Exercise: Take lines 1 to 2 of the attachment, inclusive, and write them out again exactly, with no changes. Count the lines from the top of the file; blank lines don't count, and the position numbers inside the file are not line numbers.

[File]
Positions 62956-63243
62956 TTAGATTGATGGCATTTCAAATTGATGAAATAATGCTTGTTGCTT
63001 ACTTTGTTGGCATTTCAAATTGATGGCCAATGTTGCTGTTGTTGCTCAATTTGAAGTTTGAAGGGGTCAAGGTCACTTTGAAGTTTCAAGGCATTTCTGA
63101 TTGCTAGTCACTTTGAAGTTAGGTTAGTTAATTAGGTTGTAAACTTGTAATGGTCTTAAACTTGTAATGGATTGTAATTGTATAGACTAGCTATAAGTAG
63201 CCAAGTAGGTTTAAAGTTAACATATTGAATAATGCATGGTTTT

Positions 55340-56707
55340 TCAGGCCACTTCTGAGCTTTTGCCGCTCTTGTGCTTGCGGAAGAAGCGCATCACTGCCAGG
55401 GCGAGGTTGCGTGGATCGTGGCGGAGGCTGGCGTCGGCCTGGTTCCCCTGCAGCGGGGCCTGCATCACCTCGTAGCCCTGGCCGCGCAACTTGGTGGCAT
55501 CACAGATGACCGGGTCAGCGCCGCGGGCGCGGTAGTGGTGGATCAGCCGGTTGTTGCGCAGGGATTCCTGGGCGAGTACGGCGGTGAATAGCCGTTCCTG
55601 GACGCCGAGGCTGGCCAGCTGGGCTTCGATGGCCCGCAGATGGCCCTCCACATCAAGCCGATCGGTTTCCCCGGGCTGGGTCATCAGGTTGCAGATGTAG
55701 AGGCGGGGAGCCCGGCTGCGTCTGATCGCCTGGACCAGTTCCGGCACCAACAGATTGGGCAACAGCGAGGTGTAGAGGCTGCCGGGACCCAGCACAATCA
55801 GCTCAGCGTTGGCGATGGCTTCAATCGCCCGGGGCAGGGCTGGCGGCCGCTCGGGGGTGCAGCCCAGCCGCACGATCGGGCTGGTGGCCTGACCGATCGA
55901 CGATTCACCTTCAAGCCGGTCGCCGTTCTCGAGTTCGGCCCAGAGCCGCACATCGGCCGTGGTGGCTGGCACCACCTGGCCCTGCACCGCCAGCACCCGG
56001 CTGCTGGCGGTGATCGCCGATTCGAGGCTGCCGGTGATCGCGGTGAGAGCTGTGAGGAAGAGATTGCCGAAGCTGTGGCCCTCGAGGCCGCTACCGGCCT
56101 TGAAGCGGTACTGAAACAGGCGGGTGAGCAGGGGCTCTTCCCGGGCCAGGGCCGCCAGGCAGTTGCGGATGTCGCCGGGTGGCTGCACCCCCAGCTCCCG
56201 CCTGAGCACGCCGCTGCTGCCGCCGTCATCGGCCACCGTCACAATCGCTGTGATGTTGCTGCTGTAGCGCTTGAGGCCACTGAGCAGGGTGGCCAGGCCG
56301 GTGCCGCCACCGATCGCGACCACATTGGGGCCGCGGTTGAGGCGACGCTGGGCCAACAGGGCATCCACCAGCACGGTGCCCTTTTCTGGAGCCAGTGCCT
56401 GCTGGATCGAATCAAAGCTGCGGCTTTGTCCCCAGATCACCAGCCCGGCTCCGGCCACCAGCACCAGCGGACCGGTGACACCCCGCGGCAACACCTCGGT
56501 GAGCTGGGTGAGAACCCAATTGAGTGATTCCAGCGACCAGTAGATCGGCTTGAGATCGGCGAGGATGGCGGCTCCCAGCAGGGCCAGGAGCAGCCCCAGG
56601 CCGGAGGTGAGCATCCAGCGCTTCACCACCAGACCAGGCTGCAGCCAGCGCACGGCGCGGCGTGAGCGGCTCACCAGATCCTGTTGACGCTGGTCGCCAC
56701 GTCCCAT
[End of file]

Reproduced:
Positions 62956-63243
62956 TTAGATTGATGGCATTTCAAATTGATGAAATAATGCTTGTTGCTT